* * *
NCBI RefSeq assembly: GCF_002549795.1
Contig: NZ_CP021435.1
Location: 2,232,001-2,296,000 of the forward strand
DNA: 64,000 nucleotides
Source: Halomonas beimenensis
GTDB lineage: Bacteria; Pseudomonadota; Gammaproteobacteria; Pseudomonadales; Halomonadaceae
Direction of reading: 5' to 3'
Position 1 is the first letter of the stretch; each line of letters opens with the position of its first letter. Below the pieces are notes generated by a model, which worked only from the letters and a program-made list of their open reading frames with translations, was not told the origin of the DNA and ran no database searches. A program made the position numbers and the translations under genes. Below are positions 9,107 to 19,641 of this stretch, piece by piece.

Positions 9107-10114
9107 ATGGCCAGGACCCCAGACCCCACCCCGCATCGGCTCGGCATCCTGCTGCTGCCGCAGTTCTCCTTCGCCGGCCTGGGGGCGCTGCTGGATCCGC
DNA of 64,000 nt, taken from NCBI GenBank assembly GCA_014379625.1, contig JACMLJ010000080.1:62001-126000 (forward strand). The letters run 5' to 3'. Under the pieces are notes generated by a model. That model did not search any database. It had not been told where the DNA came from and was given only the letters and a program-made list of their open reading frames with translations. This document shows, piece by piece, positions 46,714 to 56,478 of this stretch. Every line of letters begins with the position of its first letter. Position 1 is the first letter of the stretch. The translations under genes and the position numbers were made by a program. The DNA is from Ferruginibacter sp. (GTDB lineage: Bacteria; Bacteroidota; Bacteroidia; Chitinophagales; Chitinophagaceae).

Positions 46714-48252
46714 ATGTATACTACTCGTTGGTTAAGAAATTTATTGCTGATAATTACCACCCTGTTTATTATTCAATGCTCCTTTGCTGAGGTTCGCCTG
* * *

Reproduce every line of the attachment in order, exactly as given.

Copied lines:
NCBI RefSeq assembly: GCF_002549795.1
Contig: NZ_CP021435.1
Location: 2,232,001-2,296,000 of the forward strand
DNA: 64,000 nucleotides
Source: Halomonas beimenensis
GTDB lineage: Bacteria; Pseudomonadota; Gammaproteobacteria; Pseudomonadales; Halomonadaceae
Direction of reading: 5' to 3'
Position 1 is the first letter of the stretch; each line of letters opens with the position of its first letter. Below the pieces are notes generated by a model, which worked only from the letters and a program-made list of their open reading frames with translations, was not told the origin of the DNA and ran no database searches. A program made the position numbers and the translations under genes. Below are positions 9,107 to 19,641 of this stretch, piece by piece.

Positions 9107-10114
9107 ATGGCCAGGACCCCAGACCCCACCCCGCATCGGCTCGGCATCCTGCTGCTGCCGCAGTTCTCCTTCGCCGGCCTGGGGGCGCTGCTGGATCCGC
DNA of 64,000 nt, taken from NCBI GenBank assembly GCA_014379625.1, contig JACMLJ010000080.1:62001-126000 (forward strand). The letters run 5' to 3'. Under the pieces are notes generated by a model. That model did not search any database. It had not been told where the DNA came from and was given only the letters and a program-made list of their open reading frames with translations. This document shows, piece by piece, positions 46,714 to 56,478 of this stretch. Every line of letters begins with the position of its first letter. Position 1 is the first letter of the stretch. The translations under genes and the position numbers were made by a program. The DNA is from Ferruginibacter sp. (GTDB lineage: Bacteria; Bacteroidota; Bacteroidia; Chitinophagales; Chitinophagaceae).

Positions 46714-48252
46714 ATGTATACTACTCGTTGGTTAAGAAATTTATTGCTGATAATTACCACCCTGTTTATTATTCAATGCTCCTTTGCTGAGGTTCGCCTG